Grace's Guide is the leading source of historical information on industry and manufacturing in Britain. This web publication contains 146,041 pages of information and 231,556 images on early companies, their products and the people who designed and built them.
W. Roylands Cooper (c1886-1959) of The Engineer
1950 Retirement announced.
1959 Obituary 
WE regret to have to record the death on January 29 of Roylands Cooper who joined the editorial staff of this journal in J 921. He was 73 years of age. Though he had been retired for several years he continued up to within a very few weeks of his death to contribute to our columns. Literally hundreds of acquaintances will be distressed to hear of his death.
Curiously enough, considering that he was one of the editors of this journal, Roylands Cooper was not a good writer. He wrote too much in a flurry of haste and sometimes with too little care. Other editors who had to read and check his proofs were therefore far from blessing him! But in the collection of information, in persuading people to give him drawings and photographs, in discovering in advance confidential information and so forth he was superb and tireless. From the moment he woke to the moment he went to bed he was a bustle of energy, never wearying in seeking information, in talking to all and sundry who might prove helpful, in person, over the telephone, in his own office, in their offices, in trains and buses and tubes, in the street or going round a works. So super-abundant was his energy that it was exhausting for lesser mortals to spend much time with him. His memory for names and faces was phenomenal so that he collected a very large variety of acquaintances. Moreover his personality was attractive. One might be irritated by the sheer exuberance of his vitality ; but never for very long. For Cooper liked his fellow men. They liked him in return.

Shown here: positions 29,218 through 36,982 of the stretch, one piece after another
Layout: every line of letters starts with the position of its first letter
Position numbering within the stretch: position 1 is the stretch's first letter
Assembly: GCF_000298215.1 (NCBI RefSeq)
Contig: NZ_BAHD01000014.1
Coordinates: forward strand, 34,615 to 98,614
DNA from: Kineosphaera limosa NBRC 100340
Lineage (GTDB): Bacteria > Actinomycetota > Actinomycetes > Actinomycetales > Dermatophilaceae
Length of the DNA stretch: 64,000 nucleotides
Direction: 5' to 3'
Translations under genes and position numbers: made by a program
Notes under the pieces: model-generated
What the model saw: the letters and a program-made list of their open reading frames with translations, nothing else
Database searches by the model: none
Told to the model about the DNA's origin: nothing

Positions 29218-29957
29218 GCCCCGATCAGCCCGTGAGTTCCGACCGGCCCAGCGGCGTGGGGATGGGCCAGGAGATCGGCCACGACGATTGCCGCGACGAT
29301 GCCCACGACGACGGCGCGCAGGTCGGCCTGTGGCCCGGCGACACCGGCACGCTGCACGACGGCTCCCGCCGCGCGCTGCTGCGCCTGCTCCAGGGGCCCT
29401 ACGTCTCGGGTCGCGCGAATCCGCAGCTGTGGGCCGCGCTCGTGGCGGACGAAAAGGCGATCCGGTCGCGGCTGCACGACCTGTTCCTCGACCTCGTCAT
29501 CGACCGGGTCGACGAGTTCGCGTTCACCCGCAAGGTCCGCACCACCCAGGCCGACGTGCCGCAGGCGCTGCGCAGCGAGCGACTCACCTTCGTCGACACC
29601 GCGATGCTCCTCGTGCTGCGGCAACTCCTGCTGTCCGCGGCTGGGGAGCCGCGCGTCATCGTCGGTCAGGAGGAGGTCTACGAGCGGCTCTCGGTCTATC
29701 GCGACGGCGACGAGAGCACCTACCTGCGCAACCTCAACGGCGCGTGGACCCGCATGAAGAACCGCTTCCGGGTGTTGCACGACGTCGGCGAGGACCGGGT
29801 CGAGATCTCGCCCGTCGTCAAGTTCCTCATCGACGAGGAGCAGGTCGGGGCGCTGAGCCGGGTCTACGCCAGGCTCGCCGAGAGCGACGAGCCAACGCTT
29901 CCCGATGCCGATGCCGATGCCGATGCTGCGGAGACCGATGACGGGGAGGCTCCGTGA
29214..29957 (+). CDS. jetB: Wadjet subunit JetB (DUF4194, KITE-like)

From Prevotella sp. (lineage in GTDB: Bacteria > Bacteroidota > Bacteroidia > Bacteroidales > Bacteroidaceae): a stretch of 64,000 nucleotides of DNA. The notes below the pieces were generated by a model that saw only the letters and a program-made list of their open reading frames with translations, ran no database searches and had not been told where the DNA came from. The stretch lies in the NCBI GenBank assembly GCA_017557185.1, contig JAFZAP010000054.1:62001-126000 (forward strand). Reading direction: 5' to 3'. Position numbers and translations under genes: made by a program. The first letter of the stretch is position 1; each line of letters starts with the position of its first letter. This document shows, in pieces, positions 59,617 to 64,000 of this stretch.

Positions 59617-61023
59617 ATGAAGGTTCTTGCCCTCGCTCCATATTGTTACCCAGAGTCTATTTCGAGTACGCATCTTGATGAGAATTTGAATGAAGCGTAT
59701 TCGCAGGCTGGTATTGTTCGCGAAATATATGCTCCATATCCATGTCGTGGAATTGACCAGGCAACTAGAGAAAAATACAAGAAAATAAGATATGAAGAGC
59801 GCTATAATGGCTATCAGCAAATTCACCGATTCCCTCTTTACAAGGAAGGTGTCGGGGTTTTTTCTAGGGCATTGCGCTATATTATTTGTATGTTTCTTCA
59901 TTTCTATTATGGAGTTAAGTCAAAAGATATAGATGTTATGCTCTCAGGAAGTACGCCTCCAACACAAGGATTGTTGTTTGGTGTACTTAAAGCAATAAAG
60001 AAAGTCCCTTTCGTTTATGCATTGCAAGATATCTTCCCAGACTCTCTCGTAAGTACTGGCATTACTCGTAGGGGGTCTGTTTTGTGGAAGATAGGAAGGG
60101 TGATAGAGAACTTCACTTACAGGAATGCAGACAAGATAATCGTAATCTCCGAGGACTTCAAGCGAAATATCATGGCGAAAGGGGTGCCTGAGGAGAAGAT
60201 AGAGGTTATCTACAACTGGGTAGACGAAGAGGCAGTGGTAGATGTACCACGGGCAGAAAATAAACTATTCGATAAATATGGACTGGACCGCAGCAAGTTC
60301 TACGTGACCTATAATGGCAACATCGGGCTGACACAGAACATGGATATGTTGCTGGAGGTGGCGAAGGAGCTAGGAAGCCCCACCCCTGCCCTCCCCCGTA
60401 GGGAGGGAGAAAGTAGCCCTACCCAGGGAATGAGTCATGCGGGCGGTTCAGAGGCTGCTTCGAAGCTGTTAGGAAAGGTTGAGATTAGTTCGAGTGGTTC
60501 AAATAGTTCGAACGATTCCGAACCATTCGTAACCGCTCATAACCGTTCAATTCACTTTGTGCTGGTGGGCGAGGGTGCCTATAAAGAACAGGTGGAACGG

In this country Roylands Cooper was particularly well known amongst marine engineering people for that was a field he especially made his own editorially. But abroad he was more widely known. During the first world war he was interned in the big Ruhleben camp outside Berlin. He helped with its organisation and running, and in the process acquired fluency in the French and German tongues. He was thereafter particularly at home in Germany and loved nothing better than to travel to that country to visit fairs and exhibitions and the like gathering information for THE ENGINEER. Throughout his retirement he had continued to make visits there, especially to report upon successive Hanover Fairs.
No journal was ever blessed with a more loyal servant than was THE ENGINEER in Cooper. Quite simply, for Roylands Cooper, there was no other journal in the whole wide world that could bear comparison with it. Nor, in his estimation, was there ever an editor to bear comparison with the late Loughnan St. Lawrence Pendred under whom he served for nearly twenty-five years. Once a week, regularly, until a few weeks ago he visited this editorial office. We are going, very much, to miss the sight of him and the sound of his voice.